10 April, 2014

At the Movies

Friendly Bear Via Sarajea 



She stuffed her bag under the seat, fidgeted till she found her spot in the seat and then without notice, slipped her hand into his. He was still undecided whether he liked holding her hand or not. But while he was deciding, he didn't mind doing it anyway. Her hands had a needy quality about them. Always wanting to be held, sweating into a clammy mess like awkward teenagers, the stubby fingers and chewed nails unsure in their ugliness.

04 January, 2014

On Writing and Identity

The first time I encountered Orwell I was 13 years old. I picked up Animal Farm thinking it was a story of a farm and finished it with that notion intact. All undertones, subtle and otherwise, were lost on my teen brain. Thankfully, over the years I revisited Orwell and unpeeled layers, igniting my fascination with his writing and person. 

Why I Write is an intimate book in which he elegantly elucidates his motivations to write. It is a collection of essays, but I will talk of two here: Why I Write, and England on England. In a manner so honest and personal, the reader is almost apologetic for being allowed into his mind, Orwell questions what it means to belong to a country - what does it mean to be English - he reasons that belonging to a country is so closely tied to one's identity that it naturally affects any artistic endeavour. I pause to wonder whether such an exercise is possible for me, or even prudent? But as Orwell says:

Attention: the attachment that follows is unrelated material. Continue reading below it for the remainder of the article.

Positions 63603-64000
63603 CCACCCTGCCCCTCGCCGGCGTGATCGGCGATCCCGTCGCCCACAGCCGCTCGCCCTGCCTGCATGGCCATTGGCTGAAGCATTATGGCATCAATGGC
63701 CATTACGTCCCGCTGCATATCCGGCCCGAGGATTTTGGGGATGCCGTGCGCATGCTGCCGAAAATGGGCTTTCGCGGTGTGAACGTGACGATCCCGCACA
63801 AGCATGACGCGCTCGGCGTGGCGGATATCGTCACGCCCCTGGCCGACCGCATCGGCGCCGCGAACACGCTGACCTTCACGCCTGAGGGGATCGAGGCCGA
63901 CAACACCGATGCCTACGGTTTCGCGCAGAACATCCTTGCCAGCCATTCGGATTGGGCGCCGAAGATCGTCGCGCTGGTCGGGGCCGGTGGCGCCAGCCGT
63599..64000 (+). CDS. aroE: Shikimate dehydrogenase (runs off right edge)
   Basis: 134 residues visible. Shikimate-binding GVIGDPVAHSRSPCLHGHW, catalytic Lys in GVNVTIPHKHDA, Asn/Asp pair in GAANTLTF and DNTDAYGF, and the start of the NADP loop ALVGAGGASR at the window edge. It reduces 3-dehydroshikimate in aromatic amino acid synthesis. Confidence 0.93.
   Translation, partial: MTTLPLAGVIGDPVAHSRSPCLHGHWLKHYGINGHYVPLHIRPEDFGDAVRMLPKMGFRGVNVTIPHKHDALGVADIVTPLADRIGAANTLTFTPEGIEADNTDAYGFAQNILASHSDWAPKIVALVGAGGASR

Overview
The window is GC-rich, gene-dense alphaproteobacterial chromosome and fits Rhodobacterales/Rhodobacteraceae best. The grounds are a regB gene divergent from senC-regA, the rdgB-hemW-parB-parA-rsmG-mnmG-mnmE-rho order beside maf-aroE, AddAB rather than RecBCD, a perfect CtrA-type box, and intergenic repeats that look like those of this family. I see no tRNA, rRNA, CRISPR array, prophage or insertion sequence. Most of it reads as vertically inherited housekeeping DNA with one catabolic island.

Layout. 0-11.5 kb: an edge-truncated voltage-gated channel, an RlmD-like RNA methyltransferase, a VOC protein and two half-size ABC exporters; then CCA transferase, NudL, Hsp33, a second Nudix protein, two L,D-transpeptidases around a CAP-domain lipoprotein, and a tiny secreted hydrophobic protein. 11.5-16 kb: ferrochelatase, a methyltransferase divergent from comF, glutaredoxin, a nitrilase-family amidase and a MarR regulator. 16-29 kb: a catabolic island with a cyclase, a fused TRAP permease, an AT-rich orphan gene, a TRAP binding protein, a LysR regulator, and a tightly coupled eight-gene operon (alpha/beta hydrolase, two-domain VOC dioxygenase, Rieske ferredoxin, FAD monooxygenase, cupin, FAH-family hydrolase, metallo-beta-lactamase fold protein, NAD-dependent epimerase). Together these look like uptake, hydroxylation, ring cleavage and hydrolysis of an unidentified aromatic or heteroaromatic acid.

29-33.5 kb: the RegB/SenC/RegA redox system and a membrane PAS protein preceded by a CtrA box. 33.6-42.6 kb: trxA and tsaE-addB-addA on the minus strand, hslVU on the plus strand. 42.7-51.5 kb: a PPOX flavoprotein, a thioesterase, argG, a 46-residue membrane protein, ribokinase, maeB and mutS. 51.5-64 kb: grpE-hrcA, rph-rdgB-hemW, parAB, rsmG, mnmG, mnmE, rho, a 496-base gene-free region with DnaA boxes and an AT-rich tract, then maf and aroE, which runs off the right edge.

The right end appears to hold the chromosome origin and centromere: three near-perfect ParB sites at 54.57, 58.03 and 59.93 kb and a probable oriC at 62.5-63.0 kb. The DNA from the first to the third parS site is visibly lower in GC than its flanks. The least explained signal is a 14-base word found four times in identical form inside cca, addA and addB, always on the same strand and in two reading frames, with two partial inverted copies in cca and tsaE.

'Are there really such things as nations? Are we not forty-six million individuals, all different? And the diversity of it, the chaos! The clatter of clogs in the Lancashire mill towns, the to-and-fro of the lorries on the Great North Road, the queues outside the Labour Exchanges, the rattle of pin-tables in the Soho pubs, the old maids hiking to Holy Communion through the mists of the autumn morning – all these are not only fragments, but characteristic fragments, of the English scene. How can one make a pattern out of this muddle? 
But talk to foreigners, read foreign books or newspapers, and you are brought back to the same thought. Yes, there is something distinctive and recognizable in English civilization. It is a culture as individual as that of Spain. It is somehow bound up with solid breakfasts and gloomy Sundays, smoky towns and winding roads, green fields and red pillar-boxes. It has a flavour of its own. Moreover it is continuous, it stretches into the future and the past, there is something in it that persists, as in a living creature. What can the England of 1940 have in common with the England of 1840? But then, what have you in common with the child of five whose photograph your mother keeps on the mantelpiece? Nothing, except that you happen to be the same person.
And above all, it is your civilization, it is you. However much you hate it or laugh at it, you will never be happy away from it for any length of time. The suet puddings and the red pillar-boxes have entered into your soul. Good or evil, it is yours, you belong to it, and this side the grave you will never get away from the marks that it has given you.'
He goes on to talk about 'emotional unity' in the face of moments of 'supreme crisis' and my thoughts turn to